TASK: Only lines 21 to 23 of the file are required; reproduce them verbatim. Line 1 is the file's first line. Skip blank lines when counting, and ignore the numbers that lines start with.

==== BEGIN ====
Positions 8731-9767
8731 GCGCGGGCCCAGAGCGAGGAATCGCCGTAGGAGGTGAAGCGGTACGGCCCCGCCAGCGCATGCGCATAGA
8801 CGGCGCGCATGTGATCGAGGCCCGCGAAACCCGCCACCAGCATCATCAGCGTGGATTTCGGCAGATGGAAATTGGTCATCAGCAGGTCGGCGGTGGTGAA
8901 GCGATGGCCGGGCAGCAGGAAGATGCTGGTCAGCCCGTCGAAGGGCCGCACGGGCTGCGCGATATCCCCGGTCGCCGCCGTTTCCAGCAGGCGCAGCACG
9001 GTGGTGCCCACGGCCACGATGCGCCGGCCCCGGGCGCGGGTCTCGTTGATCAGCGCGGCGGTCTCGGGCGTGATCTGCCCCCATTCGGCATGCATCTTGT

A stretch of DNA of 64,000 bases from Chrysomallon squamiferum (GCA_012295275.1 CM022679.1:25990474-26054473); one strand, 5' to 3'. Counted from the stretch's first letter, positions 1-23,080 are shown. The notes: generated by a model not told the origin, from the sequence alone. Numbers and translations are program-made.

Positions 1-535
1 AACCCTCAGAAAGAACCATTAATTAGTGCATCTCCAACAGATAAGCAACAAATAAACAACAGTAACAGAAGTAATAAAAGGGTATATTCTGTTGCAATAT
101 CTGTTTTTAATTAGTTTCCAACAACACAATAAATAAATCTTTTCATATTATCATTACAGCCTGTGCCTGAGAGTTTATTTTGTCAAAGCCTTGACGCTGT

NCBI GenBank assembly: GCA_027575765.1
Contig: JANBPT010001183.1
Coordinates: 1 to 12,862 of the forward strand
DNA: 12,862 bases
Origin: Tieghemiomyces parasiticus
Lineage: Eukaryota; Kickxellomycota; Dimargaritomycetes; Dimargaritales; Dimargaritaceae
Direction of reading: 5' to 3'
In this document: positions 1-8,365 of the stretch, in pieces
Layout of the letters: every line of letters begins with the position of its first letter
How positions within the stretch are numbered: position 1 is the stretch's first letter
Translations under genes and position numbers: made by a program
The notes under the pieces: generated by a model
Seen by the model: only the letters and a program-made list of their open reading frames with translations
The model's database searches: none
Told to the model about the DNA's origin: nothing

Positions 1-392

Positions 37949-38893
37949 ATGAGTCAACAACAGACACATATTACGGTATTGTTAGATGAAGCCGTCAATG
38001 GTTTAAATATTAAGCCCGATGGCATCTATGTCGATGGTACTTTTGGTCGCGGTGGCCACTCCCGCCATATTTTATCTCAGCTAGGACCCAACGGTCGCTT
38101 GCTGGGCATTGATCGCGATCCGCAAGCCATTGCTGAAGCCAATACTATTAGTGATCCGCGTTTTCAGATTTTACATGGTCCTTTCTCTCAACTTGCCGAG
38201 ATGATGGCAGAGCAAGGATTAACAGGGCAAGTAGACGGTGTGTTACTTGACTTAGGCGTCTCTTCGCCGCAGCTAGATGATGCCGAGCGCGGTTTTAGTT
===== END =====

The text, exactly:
The notes under the pieces: generated by a model
Seen by the model: only the letters and a program-made list of their open reading frames with translations
The model's database searches: none